SALT LAKE CITY —
It was the 1990s, when Utah was still a beast in basketball. I stood alone with Rick Majerus outside the locker room. For some reason, I asked him what his mother would think of all his success.
He started to answer but then his voice choked off. Tears flooded his eyes. He couldn't even get through his response, so we both silently decided it was better if we moved on.
It was no secret he treasured his mother, the closest person in his life. And he loved his players, there was no denying that. After Utah lost to Kentucky in the second round of the NCAA Tournament one year, he was asked about the Utes' nemesis and what it would take to beat the Wildcats.
"I don't know," he said before stammering, "I thought our guys played their hearts out. I'm just discouraged right now. I'm not upset with the team at all . . . And I'm sad because I'm losing (Trace) Caton. I love Caton and Britton (Johnsen). I mean, they're . . . I mean I . . . they're hard kids to say goodbye to . . . "
He stopped, the tears flowing.
"Any more questions?"
Just one, a day after the famous former Utah basketball coach passed away: Did anyone really know him?
I've never covered a more complicated man.
When the news broke, I realized I had been wondering about this day for 20 years. Everyone knew Majerus had heart problems for several decades. The years passed as the procedures and surgeries mounted. He never did fully get his weight under control. I used to worry about him myself, not only because I knew him, but because I wondered if he might have a heart problem during a game; that I would be writing about something far more serious than just basketball.
Almost everyone in the media and at the U. had their ups and downs with Majerus. There were a lot of aspects to him. One was Majerus the comedian, who used to make weight jokes at his own expense and wisecrack about asking out Ashley Judd and Cindy Crawford.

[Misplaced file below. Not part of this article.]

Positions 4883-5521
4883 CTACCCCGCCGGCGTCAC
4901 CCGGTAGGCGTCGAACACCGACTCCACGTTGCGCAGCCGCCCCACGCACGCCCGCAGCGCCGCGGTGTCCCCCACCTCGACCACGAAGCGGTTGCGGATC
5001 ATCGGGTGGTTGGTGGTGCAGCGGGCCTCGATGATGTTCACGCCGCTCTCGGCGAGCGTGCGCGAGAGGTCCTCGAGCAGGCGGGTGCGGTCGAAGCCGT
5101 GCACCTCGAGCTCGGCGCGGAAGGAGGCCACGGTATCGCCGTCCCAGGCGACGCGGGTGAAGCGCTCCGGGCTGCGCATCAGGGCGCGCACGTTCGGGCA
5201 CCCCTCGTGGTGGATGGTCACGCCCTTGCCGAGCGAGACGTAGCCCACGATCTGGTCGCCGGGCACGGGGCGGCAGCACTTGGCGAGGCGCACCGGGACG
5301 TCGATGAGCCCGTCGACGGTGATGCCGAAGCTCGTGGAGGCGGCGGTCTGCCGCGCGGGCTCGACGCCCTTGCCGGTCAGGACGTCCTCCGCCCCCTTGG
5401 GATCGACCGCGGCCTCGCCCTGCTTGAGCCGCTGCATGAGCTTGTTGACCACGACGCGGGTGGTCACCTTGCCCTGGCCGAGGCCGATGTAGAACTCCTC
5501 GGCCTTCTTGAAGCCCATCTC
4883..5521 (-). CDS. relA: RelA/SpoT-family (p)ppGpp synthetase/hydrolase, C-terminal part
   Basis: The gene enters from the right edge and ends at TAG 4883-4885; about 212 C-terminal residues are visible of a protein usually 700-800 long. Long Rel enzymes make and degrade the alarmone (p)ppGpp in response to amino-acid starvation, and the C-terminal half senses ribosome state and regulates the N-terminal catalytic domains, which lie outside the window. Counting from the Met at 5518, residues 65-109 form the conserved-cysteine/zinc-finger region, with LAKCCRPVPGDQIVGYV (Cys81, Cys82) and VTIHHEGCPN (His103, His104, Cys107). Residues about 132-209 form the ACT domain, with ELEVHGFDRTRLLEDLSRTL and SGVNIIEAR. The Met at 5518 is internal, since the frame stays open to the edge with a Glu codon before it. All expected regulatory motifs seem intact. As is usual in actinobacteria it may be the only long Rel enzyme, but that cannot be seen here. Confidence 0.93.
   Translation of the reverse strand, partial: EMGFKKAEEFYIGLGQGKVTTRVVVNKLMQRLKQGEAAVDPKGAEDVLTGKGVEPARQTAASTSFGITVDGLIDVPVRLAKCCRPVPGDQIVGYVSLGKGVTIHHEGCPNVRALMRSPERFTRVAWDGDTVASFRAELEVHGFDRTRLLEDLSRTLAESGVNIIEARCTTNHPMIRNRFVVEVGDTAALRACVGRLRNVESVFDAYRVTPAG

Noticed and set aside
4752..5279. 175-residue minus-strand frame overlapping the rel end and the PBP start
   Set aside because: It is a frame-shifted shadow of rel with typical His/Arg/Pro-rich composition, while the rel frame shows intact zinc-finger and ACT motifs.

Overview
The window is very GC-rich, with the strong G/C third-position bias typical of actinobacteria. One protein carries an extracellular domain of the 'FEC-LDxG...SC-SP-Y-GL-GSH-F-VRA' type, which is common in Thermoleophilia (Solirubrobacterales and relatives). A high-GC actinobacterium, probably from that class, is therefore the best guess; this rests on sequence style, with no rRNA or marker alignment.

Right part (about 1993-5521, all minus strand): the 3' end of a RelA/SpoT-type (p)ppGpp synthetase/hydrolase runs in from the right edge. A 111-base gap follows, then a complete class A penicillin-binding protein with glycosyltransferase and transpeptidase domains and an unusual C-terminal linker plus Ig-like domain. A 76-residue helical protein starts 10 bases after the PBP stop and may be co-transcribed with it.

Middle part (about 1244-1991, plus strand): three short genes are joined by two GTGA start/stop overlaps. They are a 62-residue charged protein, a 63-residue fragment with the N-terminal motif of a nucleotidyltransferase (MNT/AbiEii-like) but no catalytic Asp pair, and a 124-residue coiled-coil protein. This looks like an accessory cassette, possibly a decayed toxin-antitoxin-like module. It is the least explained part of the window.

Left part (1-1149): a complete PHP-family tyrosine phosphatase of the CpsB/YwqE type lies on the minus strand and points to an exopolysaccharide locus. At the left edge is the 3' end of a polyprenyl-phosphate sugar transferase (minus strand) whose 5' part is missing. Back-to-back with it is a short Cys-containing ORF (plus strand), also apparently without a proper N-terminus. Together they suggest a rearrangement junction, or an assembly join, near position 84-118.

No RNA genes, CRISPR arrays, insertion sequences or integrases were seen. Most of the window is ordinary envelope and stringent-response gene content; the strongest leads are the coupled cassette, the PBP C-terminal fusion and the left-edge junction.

It's true that he could be difficult to deal with. One Ute employee told me he used to dream of teams as good as the ones Majerus built, but that working with him was so hard that it made him think losing might be better.
But I also remember getting off a hotel elevator in 1995 at the Final Four in Seattle and running into Majerus. I had my son and daughter with me and he stopped and asked how I was doing. He was genuinely kind to my kids. Another time he stopped me in a hotel lobby and asked why I hadn't said hi to him as I was running on the waterfront that day (I hadn't seen him.) A time or two he talked amiably with me about Jazz columns I had written.
I did once get an e-mail from a Crimson Club member, asking me what I thought about Majerus calling my columns "total garbage" at a luncheon. For some reason, that made me laugh. He was good at that — making me laugh.
I knew he had given me enough great quotes and good columns that I had no reason to begrudge him.
I never was totally sure where I stood with Majerus. But I know where he stood regarding his mother. And I know what he thought of his players. More than once I heard him talk about the LDS returned missionaries on his team and how basketball wasn't their biggest priority. He said it with admiration. So much so that he said if he ever had sons, he would want them to be like players such as returned missionaries Mark and Craig Rydalch and Alex Jensen. He said the same of other non-LDS players, including Andre Miller, Keith Van Horn and Michael Doleac.
He would say it at the end of the season, and fairly often he would get choked up.
When I think of Majerus, that's what I'll remember most. The laughs, yes, there were a million of them. Those were good moments. But the best part of Majerus was the tears.